On the last day of May 1888, former Pinal County Sheriff John Peter Gabriel and his one-time deputy Josephus Phy traded angry words at a saloon in the Arizona Territory mining boomtown of Florence.


The tension between the two seasoned law officers had been building for a couple of years.

Gabriel won the sheriff’s post in 1883 and hired the 39-year old Phy to serve as his deputy. Although close friends, both men were ill-tempered.

Their political views and personalities often veered in different directions, which created even deeper animosity.

An arrangement had been in place for Phy to become sheriff after Gabriel’s retirement. But, a couple of events put them in each other’s crosshairs.

Gabriel fired Phy after the deputy administered a severe beating to a suspect he took into custody. One historian suggested that Gabriel seethed with anger over the attention Phy paid to Gabriel’s young wife.

Getting booted from the deputy post left Phy angry and seeking payback.

Gabriel decided to leave office after three years behind the badge and travel into the Dripping Springs Mountains to work a mine. 

In 1888, he returned to Florence and the inevitable showdown with Phy.

On the night of the shootout, Gabriel stood at the bar in John Keating’s Tunnel Saloon enjoying a nightcap when Phy charged in to confront the man who once hired him. 

Both had been doing their share of drinking. During the harsh exchange, each drew their revolvers and began firing at close range.

Three bullets from Gabriel’s .45 struck Phy three times. Gabriel suffered wounds to the groin, chest, and his lung. Several years earlier, he had lost the other lung in a shootout.

In all, the two men exchanged eleven shots. Phy, severely wounded, stumbled out of the saloon backward and collapsed on the walkway.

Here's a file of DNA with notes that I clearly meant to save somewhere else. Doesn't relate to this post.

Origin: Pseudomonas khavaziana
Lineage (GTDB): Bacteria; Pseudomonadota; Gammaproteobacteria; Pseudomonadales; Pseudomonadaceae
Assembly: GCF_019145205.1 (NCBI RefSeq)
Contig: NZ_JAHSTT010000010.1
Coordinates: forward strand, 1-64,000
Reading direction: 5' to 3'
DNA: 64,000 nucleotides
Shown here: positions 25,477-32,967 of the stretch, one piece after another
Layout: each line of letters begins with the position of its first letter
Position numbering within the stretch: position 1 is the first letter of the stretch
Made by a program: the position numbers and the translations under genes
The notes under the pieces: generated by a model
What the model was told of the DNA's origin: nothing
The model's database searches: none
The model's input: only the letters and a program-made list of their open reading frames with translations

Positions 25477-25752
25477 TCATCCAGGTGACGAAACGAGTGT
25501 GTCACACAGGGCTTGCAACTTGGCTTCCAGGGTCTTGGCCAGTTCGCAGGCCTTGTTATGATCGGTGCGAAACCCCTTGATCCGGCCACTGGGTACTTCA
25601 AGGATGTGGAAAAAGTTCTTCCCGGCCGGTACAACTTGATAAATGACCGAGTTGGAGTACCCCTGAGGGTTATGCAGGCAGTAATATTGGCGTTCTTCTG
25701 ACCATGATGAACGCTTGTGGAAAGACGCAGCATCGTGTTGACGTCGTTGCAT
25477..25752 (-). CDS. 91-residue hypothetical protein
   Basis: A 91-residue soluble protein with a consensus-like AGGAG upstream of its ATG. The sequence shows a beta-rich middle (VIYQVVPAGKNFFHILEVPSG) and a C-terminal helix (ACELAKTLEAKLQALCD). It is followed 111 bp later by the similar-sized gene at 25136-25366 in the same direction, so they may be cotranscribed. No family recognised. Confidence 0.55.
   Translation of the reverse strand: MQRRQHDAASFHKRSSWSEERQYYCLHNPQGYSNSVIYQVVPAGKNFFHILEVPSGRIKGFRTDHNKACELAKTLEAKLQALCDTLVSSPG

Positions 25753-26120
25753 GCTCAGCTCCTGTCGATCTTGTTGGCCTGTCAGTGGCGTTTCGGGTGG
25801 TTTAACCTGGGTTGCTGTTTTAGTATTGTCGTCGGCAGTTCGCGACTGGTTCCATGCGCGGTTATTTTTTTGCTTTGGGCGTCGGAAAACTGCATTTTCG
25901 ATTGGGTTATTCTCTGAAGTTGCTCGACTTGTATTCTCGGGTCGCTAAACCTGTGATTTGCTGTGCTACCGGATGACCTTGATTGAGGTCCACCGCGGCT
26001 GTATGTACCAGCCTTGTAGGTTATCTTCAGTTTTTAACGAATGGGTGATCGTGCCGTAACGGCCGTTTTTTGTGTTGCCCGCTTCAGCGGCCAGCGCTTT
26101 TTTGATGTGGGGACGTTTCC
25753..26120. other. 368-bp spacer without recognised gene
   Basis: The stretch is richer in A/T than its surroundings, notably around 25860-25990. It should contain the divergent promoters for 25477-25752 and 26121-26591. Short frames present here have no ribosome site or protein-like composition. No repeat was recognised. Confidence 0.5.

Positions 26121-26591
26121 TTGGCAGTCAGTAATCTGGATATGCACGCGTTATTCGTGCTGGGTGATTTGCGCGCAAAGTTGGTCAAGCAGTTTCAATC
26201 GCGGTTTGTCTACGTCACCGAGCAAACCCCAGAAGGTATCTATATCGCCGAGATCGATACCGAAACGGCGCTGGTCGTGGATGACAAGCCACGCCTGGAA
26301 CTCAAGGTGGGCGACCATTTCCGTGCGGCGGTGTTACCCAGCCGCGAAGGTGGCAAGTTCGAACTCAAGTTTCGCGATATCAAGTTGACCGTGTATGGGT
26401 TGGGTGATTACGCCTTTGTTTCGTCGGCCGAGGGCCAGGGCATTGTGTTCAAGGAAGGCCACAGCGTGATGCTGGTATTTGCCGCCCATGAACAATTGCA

Gabriel followed, leaving a trail of blood. He stepped over his one-time associate and staggered along the street to the front of the livery stable before he finally buckled to the ground.

Phy lived for a few more hours but died sometime after midnight.

A local physician by the name of Dr. Harvey tried to help Gabriel, but the lawman refused, angry because Harvey attended to Phy first.

Another doctor, from the Sacaton Indian Agency, arrived about four a.m. and painted a bleak picture, informing Gabriel he’d probably die within 24 hours.

Gabriel survived and stood trial. Authorities ruled the shooting self-defense and dropped the charges.

The gritty former lawman lived for another ten years and died on Aug. 6, 1898.


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1 comment to “DEADLY PAYBACK”

  • Jim Gray


    Would enjoy corresponding with you, one on one. For the last five years I have been compiling information on Josephus Phy and find the inf formation extremely interesting.

    Please drop me a note if you are willing to discuss information on Phy. My email is:

    Jim Gray

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